In the movies, the story usually ends when police surround the criminal and he gives up with his hands high in the air. This wasn’t a movie, and Everett Crum was not about to give up.
Crum released William Shelton, but held a cocked pistol at the other hostage Wilbur Trotter’s head for the next two hours. He demanded safe passage through the roadblock in exchange for Trotter’s release.
Trotter’s car was pinned and trapped against the side of a garage, owned by Ray Downs.
“Crum had a gun cocked and held right at his Trotter’s ear.” Downs said. “I heard Crum tell the officers to, ‘Let me through or I’ll shoot him.’”
Within half an hour, 150 lawmen descended upon the small village of Cherry Fork.
One of the officers was Herb Conner, the popular game warden from Clinton County. Herb was a personable and able officer who had served our community with distinction. Conner was from the same hometown of Crum, Lynchburg, and knew Crum well for years.
The law officers had been pleading with Crum for over an hour-and-a-half to release Trotter and give up. The negotiations were going nowhere.
Conner decided to approach the car.
According to reports, Connor walked to within 15 feet of the Chrysler where Crum had jammed the weapon to the man’s ear.
He calmly talked to the fugitive: “Now Everett, you haven’t killed anyone yet. There’s no blood on your hands. You can come out of this alive. You’re trapped. Now just let that man out of there. Put your gun down and step out. You’ll be alright.”
Talking through the open right window of the idling Chrysler, the escapee said convincingly, “I’m taking him, and I’m getting out of here.”
“You can’t get out of here,” Connor came back. “And you’re not going to shoot him. You wouldn’t do that, Everett. Think of your daughter. What will it do to her? Do you want her to go to school Monday saying her dad murdered a man trying to escape police?”
“They want to hurt me,” the wiry face behind the horn-rimmed glasses responded. He was referring to the surrounding officers, about 40 feet away, armed with rifles, shotguns, pistols, tommy guns and tear gas.
Crum stood his ground, knowing in a sense he was holding the reins.
Connor said, “Now if you don’t let him out, you’re still going to murder him, even if you don’t shoot. That man has heart trouble. He may die right there in your arms, and it’ll be your fault. Look how quiet he is, and his eyes are shut. Is he OK?”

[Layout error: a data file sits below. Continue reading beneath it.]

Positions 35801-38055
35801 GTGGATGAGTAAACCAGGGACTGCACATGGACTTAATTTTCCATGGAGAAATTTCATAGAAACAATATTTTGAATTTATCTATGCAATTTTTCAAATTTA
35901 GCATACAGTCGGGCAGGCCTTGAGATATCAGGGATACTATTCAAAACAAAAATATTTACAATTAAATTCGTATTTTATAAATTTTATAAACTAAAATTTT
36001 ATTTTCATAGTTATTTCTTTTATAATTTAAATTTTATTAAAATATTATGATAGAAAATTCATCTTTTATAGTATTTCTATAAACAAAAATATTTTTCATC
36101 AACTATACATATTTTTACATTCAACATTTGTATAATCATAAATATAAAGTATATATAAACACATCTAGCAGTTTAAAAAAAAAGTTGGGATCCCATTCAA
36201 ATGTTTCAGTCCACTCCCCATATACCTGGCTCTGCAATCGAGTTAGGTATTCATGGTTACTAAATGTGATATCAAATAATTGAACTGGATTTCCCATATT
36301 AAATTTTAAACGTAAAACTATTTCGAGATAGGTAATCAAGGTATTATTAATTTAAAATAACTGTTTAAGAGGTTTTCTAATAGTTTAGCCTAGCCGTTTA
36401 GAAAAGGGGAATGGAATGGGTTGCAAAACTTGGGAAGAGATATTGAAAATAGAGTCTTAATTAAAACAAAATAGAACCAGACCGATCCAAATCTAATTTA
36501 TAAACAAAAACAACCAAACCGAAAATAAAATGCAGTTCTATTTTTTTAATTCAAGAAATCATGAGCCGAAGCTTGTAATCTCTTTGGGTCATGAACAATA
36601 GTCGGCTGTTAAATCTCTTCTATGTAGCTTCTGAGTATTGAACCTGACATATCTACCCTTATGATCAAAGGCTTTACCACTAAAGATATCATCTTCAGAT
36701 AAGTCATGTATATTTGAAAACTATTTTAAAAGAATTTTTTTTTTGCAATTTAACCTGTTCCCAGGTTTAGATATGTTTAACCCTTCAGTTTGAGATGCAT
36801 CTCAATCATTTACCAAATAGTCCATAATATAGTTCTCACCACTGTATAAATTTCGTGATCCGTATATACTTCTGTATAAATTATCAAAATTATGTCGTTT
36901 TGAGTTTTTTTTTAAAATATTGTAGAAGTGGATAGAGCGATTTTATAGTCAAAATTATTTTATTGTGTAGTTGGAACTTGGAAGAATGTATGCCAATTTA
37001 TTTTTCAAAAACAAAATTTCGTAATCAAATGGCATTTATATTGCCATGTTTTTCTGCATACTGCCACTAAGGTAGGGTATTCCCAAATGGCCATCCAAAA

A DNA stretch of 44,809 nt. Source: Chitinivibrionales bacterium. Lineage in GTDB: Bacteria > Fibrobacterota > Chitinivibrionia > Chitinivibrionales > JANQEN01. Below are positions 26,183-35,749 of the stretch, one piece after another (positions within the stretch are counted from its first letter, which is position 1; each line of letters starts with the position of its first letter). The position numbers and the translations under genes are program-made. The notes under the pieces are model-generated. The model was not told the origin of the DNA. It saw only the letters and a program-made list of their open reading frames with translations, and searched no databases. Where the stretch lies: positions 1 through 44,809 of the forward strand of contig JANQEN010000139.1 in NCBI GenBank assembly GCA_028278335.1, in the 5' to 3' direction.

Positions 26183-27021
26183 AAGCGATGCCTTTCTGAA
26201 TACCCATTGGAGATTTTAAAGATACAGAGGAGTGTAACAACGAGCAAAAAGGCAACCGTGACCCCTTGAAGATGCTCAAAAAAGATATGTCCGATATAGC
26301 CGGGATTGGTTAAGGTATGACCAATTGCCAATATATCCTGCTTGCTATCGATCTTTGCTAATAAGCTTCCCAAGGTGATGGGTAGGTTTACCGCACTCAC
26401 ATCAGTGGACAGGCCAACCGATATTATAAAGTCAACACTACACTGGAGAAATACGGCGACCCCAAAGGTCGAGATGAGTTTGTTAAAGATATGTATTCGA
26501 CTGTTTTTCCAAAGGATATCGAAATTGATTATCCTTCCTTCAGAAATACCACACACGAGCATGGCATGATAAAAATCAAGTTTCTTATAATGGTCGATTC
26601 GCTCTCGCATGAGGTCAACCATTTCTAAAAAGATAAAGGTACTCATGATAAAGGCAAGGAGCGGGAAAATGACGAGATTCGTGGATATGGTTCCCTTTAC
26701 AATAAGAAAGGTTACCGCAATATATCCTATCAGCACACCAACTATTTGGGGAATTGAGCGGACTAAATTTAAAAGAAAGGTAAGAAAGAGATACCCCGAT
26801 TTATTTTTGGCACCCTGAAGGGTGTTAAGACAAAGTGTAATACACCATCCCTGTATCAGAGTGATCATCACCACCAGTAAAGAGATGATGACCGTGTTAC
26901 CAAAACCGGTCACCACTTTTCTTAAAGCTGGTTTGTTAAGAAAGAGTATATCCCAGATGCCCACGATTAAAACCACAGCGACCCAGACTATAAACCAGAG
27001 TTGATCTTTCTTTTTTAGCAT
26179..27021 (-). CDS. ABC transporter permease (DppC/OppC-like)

Crum said, “Yeah, he’s OK.”
“Let me see him raise up,” Connor said. Trotter moved his head sidewise and looked toward the game officer.
“All right, Everett, we’re giving you just 10 minutes to make up your mind to let him go or not,” Connor bluffed, suddenly acting impatient. “Your running days are over.”
“Yeah, even if I give up and they don’t shoot me, there’ll be about 20 years for me,” Crum said.
“You’ll have a long sit alright,” Conner replied. “But at least people will say you had the decency to let this man go.”
The game protector, Herb Conner, then walked the remaining 10 feet between him and Crum. He leaned on his elbow casually against the right window.
The tense crowd hushed, waiting for the gun to fire.
A voice came from the Chrysler: “You’re getting pretty close,” Crum warned in a louder voice now on edge.
Connor kept up his banter, which seemed to calm Crum. Conner then called Cherry Fork’s Presbyterian minister, the Rev. Paul Duncan, from the crowd to talk to Crum. Without hesitation, Duncan talked to Crum a considerable time.
Then, the ordeal was over. Crum surrendered to Conner.
Crum, known as “Wahoo’’ by his associates, was returned to the Highland County Jail where he attempted to escape again, but Sheriff Walter Reffitt thwarted his plans.
During his interrogation, the investigators asked Crum why he came back to Lynchburg.
“I had $300 hidden inside a fruit jar buried on a creek bank at the edge of Lynchburg. That’s how I happened to be back at Lynchburg the night those fellows were shot. I walked down through the banks of the creek, sometimes in the water of the creek, some of the time barefooted, and I walked about 18 miles to get that money,” Crum told the detectives.
Crum was charged with numerous criminal charges and eventually pled guilty to them all, which totaled more than 300 years. Judge Swaim sentenced Crum to more than 30 years in prison from Clinton County.
Evidently miffed, Crum kicked a Wilmington News Journal reporter on his way out of the courtroom.
Crum attempted another unsuccessful escape from the Clinton County Jail on Aug. 11, 1960, using a loaded revolver.
Sheriff Floyd Foote and Deputy Sheriff Harold Hormell delivered Everett Crum to the Ohio Penitentiary after sentencing for his 55-hour crime spree, which included escape, kidnapping, wounding two police officers and stealing three automobiles.
Everett D. Crum, 84, of Manchester, passed away Monday, Aug. 5, 2013, at his residence.
Pat Haley is an Aim Media Midwest guest columnist.